The bills, currently pending at the Senate, encompass vital aspects crucial for the country’s digital security and protection against cyber threats. The Cybersecurity Act, in particular, carries provisions designed to enhance the country’s cybersecurity resilience, fortify critical information infrastructures, and impose penalties for non-compliance with digital asset protection standards.
Recent cyber threats targeting government entities have underscored the urgency of passing the Cybersecurity Act, aligning with the administration’s commitment to securing public digital assets.
Citing statistics from a tech giant, a significant 85% of Philippine companies anticipate potential disruptions to their operations due to cybersecurity attacks within the next 24 months. Additionally, data from the Department of Information and Communications Technology (DICT) underscores the Philippines’ prominence as the fourth most targeted country globally, with approximately 3,000 cyber incidents reported between 2020 and 2022, half of which targeted government institutions.
Moreover, the proposed Anti-Mule Act aims to curb fraudulent activities related to bank accounts, e-wallets, and other financial platforms. The legislation seeks to criminalise activities like using fake identities to open accounts, unauthorised account transfers, and recruiting individuals for fraudulent account purposes. It will also enforce stricter penalties and delineate jurisdiction for law enforcement agencies.
Simultaneously, the Online Site Blocking Act, if passed, will combat online content piracy by instituting measures to block websites hosting pirated content. Advocates highlight the importance of safeguarding the creative industry and consumers from the perils of online piracy, emphasising the potential revenue loss and risks posed by pirate websites.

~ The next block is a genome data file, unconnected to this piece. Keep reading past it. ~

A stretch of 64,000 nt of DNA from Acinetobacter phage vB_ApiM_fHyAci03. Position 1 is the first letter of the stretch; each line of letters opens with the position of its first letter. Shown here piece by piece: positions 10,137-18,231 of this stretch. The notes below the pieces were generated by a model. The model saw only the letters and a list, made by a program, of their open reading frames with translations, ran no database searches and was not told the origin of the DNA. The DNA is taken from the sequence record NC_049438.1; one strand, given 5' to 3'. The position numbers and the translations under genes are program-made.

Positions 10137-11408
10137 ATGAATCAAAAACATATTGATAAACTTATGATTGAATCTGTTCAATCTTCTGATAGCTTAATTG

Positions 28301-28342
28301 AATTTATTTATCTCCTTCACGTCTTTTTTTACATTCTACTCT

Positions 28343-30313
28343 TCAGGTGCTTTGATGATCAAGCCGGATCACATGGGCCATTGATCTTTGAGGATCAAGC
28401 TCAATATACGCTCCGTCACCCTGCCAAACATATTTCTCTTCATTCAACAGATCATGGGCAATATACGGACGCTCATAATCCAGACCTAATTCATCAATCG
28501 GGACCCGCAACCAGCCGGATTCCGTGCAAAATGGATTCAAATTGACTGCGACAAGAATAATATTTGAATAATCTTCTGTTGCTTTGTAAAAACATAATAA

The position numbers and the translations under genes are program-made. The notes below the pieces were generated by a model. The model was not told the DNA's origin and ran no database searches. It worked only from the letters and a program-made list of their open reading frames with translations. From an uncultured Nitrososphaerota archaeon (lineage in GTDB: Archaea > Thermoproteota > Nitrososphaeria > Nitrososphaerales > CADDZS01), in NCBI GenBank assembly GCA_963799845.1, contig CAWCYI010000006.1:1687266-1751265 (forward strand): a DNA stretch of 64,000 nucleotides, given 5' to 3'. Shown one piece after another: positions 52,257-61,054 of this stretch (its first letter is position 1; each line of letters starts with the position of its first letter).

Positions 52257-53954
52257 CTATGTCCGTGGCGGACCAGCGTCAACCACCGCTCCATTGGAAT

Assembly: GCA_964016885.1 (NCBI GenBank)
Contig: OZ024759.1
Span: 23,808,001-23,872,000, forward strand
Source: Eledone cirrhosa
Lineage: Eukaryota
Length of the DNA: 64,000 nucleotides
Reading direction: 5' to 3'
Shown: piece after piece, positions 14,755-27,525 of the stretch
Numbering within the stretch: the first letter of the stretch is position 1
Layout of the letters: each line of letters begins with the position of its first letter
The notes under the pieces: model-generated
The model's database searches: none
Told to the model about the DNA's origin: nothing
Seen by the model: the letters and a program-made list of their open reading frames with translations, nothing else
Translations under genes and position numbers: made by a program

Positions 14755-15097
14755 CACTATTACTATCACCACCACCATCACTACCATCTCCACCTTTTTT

PSAC stressed the significance of fortifying laws to protect the creative economy, ensuring artists can create content without fear of theft. They underscored the necessity of empowering the Executive branch to implement these laws effectively.
The collective urgency to fortify cybersecurity measures and protect digital assets underscores the critical need for the prompt passage of these bills. President Marcos Jr.’s endorsement signifies a pivotal step toward reinforcing the country’s digital infrastructure and safeguarding its cyber landscape for the future.
Earlier this year the Asian Productivity Organization (APO) convened a pivotal training session focused on enhancing cybersecurity across its member countries. Intending to foster the adoption of robust cybersecurity practices among IT professionals, the event encompassed representatives from diverse nations. Notably, among the forty-four participants, fourteen were delegates from various Philippine National Government Agencies alongside active participation from the private sector.
The four-day intensive training facilitated addressed the pressing need to fortify defences against evolving cyber threats and shed light on the escalating complexity of cyber threats. With the proliferation of artificial intelligence (AI) in augmenting the capabilities of cyber assailants, the landscape has become more treacherous, amplifying the vulnerabilities of existing cybersecurity defence mechanisms.
Established in 1961, the APO stands as an intergovernmental organisation committed to fostering mutual cooperation and sustainable socio-economic development across the region. Serving as a think tank and offering policy advisory services, the APO has consistently spearheaded initiatives spanning diverse sectors. In its unwavering dedication, it plays a crucial role in enhancing the cybersecurity resilience of member countries.